Atti della Accademia Peloritana dei Pericolanti - Classe di Scienze Medico-Biologiche     Open Access  
Australian Life Scientist     Full-text available via subscription   (Followers: 2)
Australian Mammalogy     Hybrid Journal   (Followers: 7)
Autophagy     Hybrid Journal   (Followers: 4)
Avian Biology Research     Full-text available via subscription   (Followers: 5)
Avian Conservation and Ecology     Open Access   (Followers: 13)
Bacteriology Journal     Open Access   (Followers: 1)
Bacteriophage     Full-text available via subscription   (Followers: 3)
Bangladesh Journal of Bioethics     Open Access  
Bangladesh Journal of Plant Taxonomy     Open Access  
Bangladesh Journal of Scientific Research     Open Access   (Followers: 1)
Batman Üniversitesi Yaşam Bilimleri Dergisi     Open Access  
Berita Biologi     Open Access   (Followers: 1)
Between the Species     Open Access   (Followers: 1)
Bio Tribune Magazine     Hybrid Journal  
BIO Web of Conferences     Open Access  
BIO-Complexity     Open Access  
Bio-Grafía. Escritos sobre la Biología y su enseñanza     Open Access  
Bio-Lectura     Open Access  
Bioanalytical Reviews     Hybrid Journal   (Followers: 2)
Biocatalysis and Biotransformation     Hybrid Journal   (Followers: 6)
BioCentury Innovations     Full-text available via subscription   (Followers: 1)
Biochemistry and Cell Biology     Hybrid Journal   (Followers: 16)
Biochimie     Hybrid Journal   (Followers: 6)
BioControl     Hybrid Journal   (Followers: 6)
Biocontrol Science and Technology     Hybrid Journal   (Followers: 8)
Biodemography and Social Biology     Hybrid Journal  
BioDiscovery     Open Access   (Followers: 2)
Biodiversidade e Conservação Marinha : Revista CEPSUL     Open Access  
Biodiversitas : Journal of Biological Diversity     Open Access  
Biodiversity Data Journal     Open Access   (Followers: 4)
Biodiversity Informatics     Open Access   (Followers: 1)
Biodiversity Information Science and Standards     Open Access   (Followers: 2)
Biodiversity: Research and Conservation     Open Access   (Followers: 26)
Bioedukasi : Jurnal Pendidikan Biologi FKIP UM Metro     Open Access  
Bioeksperimen : Jurnal Penelitian Biologi     Open Access  
Bioelectrochemistry     Hybrid Journal   (Followers: 2)
Bioelectromagnetics     Hybrid Journal   (Followers: 2)
Bioenergy Research     Hybrid Journal   (Followers: 3)
Bioengineering and Bioscience     Open Access   (Followers: 2)
BioEssays     Hybrid Journal   (Followers: 11)
Bioethics     Hybrid Journal   (Followers: 16)
BioéthiqueOnline     Open Access  
Biofabrication     Hybrid Journal   (Followers: 5)
Biofilms     Full-text available via subscription   (Followers: 1)
Biogeosciences (BG)     Open Access   (Followers: 11)
Biogeosciences Discussions (BGD)     Open Access   (Followers: 3)
Bioinformatics     Hybrid Journal   (Followers: 384)
Bioinformatics and Biology Insights     Open Access   (Followers: 12)
Bioinspiration & Biomimetics     Hybrid Journal   (Followers: 7)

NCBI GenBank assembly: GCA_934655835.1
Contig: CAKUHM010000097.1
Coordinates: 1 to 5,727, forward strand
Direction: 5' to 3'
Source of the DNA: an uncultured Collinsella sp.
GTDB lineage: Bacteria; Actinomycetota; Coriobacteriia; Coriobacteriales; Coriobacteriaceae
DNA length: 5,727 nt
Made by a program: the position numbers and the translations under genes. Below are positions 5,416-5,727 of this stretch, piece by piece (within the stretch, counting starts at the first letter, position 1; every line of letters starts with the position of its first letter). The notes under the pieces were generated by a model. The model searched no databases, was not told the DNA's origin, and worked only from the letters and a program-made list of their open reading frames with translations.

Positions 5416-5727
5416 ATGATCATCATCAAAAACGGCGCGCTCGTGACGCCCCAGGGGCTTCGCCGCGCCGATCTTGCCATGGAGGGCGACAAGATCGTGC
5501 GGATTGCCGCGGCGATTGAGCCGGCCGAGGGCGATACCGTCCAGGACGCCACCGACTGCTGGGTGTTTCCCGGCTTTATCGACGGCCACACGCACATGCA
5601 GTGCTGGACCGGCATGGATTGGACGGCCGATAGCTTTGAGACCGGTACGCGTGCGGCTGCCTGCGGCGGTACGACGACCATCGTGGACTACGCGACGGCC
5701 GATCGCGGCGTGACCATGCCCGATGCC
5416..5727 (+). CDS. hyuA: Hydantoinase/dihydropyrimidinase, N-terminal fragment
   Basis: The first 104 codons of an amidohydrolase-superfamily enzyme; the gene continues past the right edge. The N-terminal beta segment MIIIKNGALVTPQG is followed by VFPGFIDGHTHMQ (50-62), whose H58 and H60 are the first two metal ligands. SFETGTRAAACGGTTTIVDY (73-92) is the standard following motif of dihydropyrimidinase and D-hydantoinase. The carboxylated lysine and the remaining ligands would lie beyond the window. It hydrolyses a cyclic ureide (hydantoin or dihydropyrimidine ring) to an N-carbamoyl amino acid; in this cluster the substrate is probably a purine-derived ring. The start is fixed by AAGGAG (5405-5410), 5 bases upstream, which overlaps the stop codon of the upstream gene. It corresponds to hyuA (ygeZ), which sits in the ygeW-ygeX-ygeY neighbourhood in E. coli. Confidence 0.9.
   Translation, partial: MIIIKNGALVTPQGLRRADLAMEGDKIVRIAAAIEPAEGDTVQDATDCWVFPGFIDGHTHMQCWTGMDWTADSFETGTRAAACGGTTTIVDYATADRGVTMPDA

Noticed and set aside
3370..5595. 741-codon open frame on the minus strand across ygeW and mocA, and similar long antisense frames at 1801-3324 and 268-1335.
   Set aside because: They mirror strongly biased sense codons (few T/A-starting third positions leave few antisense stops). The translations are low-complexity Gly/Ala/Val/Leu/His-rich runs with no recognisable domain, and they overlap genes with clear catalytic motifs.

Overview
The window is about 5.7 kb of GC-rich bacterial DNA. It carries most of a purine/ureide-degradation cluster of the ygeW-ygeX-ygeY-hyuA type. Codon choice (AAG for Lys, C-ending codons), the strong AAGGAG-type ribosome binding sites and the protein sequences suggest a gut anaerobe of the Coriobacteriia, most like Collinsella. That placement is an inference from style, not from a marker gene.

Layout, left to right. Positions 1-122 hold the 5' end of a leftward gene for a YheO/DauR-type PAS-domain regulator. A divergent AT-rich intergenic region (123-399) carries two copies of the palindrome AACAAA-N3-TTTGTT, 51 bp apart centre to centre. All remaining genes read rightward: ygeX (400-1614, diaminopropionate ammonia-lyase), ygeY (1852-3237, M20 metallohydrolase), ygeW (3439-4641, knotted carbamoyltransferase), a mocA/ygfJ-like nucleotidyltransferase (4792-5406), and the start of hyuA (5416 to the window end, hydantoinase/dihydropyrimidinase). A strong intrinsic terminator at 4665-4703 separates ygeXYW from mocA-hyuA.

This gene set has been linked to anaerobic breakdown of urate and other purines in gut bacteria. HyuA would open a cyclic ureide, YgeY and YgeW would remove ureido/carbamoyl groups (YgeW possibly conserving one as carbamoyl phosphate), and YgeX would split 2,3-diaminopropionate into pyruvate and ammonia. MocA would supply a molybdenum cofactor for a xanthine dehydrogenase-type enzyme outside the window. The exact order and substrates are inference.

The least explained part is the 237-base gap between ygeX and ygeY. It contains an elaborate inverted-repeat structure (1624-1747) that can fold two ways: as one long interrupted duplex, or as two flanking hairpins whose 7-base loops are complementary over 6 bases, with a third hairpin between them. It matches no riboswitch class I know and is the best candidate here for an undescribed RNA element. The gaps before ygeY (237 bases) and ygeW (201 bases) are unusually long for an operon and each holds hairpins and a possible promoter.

Biointerphases     Open Access   (Followers: 1)
Biojournal of Science and Technology     Open Access  
BioLink : Jurnal Biologi Lingkungan, Industri, Kesehatan     Open Access   (Followers: 1)
Biologia     Hybrid Journal  
Biologia on-line : Revista de divulgació de la Facultat de Biologia     Open Access  
Biological Bulletin     Partially Free   (Followers: 6)
Biological Control     Hybrid Journal   (Followers: 8)
Biological Invasions     Hybrid Journal   (Followers: 24)

        1 2 3 4 5 6 7 8 | Last

Similar Journals
Journal Cover
Aquaculture International
Journal Prestige (SJR): 0.591
Citation Impact (citeScore): 2
Number of Followers: 26  
 
  Hybrid Journal Hybrid journal (It can contain Open Access articles)
ISSN (Print) 1573-143X - ISSN (Online) 0967-6120
Published by Springer-Verlag Homepage  [2562 journals]
  • The role of live fish trade in the translocation of parasites: the case of
           Cystidicola farionis in farmed rainbow trout ( Oncorhynchus mykiss )
    • Abstract: Cystidicola farionis is a nematode of the swim bladder that parasitizes Salmonidae and Osmeridae families, with a range of diffusion in Europe, Asia, and North America. During a fish health monitoring performed in July 2017 in a trout farm located in northwest Italy, a prevalence of 70% for C. farionis was recorded in rainbow trout from a unique tank. In order to clarify the first occurrence of this parasite in northwest Italy, a total of 180 specimens were analysed in different seasons to obtain prevalence, mean intensity, and mean abundance of infestation. Moreover, amphipods were also sampled during each fish sampling campaign. Only fish sampled in August 2017 were positive for C. farionis, since fish were then sold and replaced with a new batch. All isolated nematodes were identified by morphological criteria as subadults (L4), but not sexually matured. All examined amphipods (genus Gammarus) resulted negative for the presence of the parasite. The most probable explanation of this report was due to the movement of a single fish batch from northeast Italy, previously described as an endemic area for this parasite. The absence of the parasite in the amphipods and consequently in other fish batches from other tanks are due to the lifetime cycle of the parasite that had no time to infect new hosts.
      PubDate: 2019-12-01